Thursday, August 16

:: The Edwards Gamble

Oh, the desperation. According to the AP, “The Edwards campaign on Thursday called on Democratic presidential rival Barack Obama to co-sign a letter to party leaders decrying the connection between political donations and Washington's lobbying industry.” The idea is to preclude the Democratic party’s fundraising committees from accepting contributions from registered lobbyists.

Apparently Edwards’ letter includes the inspiring line “The system is clearly rigged against the people who make our country great.”

This kind of talk really gets me steamed. First, you [Edwards, Bradley, Nader] try to convince people that the system is broken, owned by "special interests," and/or won't listen to ordinary folk, so you can set yourself up as the agent of change, the messiah of reform. Then, when voters don't want to get involved in politics, be sure to complain about their apathy. Above all, don't connect the dots between your campaign telling them that they can't make a difference (except, of course, by voting for you) and their belief that their votes won't make a difference.

David Brooks in the NY Times (yes, I said it) alludes to this tension in his column today, which contains much praise (both regular and backhanded) for Edwards. [Personally, I think Brooks has had some kind of breakdown; a recent column indicated he's been spending a lot of time drift-surfing baby name websites. Don't remember it? Its the one that began "Names matter. People named Dennis and Denise are disproportionately likely to become dentists. People named Lawrence or Laurie are disproportionately likely to become lawyers..." If that's not a cry for help, I don't know what is.] Brooks points out that the message that Washington, lousy with insiders, doesn't work for ordinary people is somewhat at odds with the message that ordinary people should support a candidate who favors a variety of Washington programs.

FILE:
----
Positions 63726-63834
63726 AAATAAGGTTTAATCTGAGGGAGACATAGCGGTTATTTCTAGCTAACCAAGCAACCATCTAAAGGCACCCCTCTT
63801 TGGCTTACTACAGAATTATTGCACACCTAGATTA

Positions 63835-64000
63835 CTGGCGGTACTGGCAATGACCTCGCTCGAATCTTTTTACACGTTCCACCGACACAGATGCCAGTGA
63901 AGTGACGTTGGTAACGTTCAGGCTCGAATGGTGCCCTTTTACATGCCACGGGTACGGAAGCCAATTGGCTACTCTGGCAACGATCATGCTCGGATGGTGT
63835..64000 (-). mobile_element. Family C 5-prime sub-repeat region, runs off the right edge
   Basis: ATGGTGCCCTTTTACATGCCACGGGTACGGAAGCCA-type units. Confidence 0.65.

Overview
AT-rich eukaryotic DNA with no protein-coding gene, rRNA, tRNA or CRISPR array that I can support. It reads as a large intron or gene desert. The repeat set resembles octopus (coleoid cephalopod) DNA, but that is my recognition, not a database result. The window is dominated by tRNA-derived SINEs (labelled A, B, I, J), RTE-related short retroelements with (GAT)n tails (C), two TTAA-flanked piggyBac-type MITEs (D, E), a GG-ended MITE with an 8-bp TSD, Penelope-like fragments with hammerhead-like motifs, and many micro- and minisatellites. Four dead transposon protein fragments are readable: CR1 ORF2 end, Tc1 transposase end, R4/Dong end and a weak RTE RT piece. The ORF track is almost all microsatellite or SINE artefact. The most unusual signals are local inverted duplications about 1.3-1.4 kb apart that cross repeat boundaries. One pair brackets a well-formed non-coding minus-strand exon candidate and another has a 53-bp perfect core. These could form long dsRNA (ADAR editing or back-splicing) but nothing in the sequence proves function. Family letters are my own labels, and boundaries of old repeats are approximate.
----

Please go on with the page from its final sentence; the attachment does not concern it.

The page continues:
Of course, the formula only works if you add Edwards / Bradley / Nader, super-agent of change, to the equation. The downside is that if people are convinced Washington is a hopeless basket case, they won't believe Edwards (or any other candidate) can make a difference, and they will tune out all together. This is fine when it comes to Nader voters, they can keep to their burrows for all I care. But Edwards has the ear of people who should be told about the good things government does, and can do, for people - people who will hopefully stay engaged with the system for a long time.

I presume Edwards saw the lobbyist gambit as a win-win; if Obama went along with it, they'd gang up on Hillary and Edwards would reinforce him status as Obama's equal. Instead Obama turned him down. I imagine Edwards can now paint himself as the only ethical candidate in the race, but I think getting brushed off that way doesn't help his stature.

[Of course, the party would never along with Edwards' proposal – for one thing, it is ridiculous, and for another thing, validating the belief that lobbyist contributions are unethical means tacitly supporting one candidate over another. I wonder if Edwards will say that if he is the nominee, he won’t accept funding from the party because it accepts money from lobbyists?]

There is another downside to this maneuver. No one in their right mind thinks influential lobbyists are our number one problem. The more Edwards focuses on small-potato issues, the more he will seem like a small-potato candidate. We are in the midst of so many crises right now that I think the only thing left to happen is a resurgence of polio. We should be so lucky to have lobbyists at the top of our list of concerns.


Buffy said...

I have a hard time swallowing this holier than though attitude from a TRIAL LAWYER. Kettle, pot, black . . .

Ciccina said...

I was thinking the exact same thing. Brooks quotes Edwards talking about how he went up against the big insurance companies in court and won - the trial lawyer as folk hero. I have no objection to that, except for the whiplash I get from the 180 degree spin. But hey, maybe a lawyer can help me with that too.

zippy said...

Oh, wait, and here's the Washington Post reminding us of his links to subprime lenders today! The very ones he denounced when he launched his campaign!

Let's face it, lobbyists and "special interests" have always been good boogeymen for the campaign trail. As much as she generally rubs me the wrong way, Hillary has been the most honest about her ties to lobbyists.

I wish someone would look out for MY special interests...that is, another cup of coffee...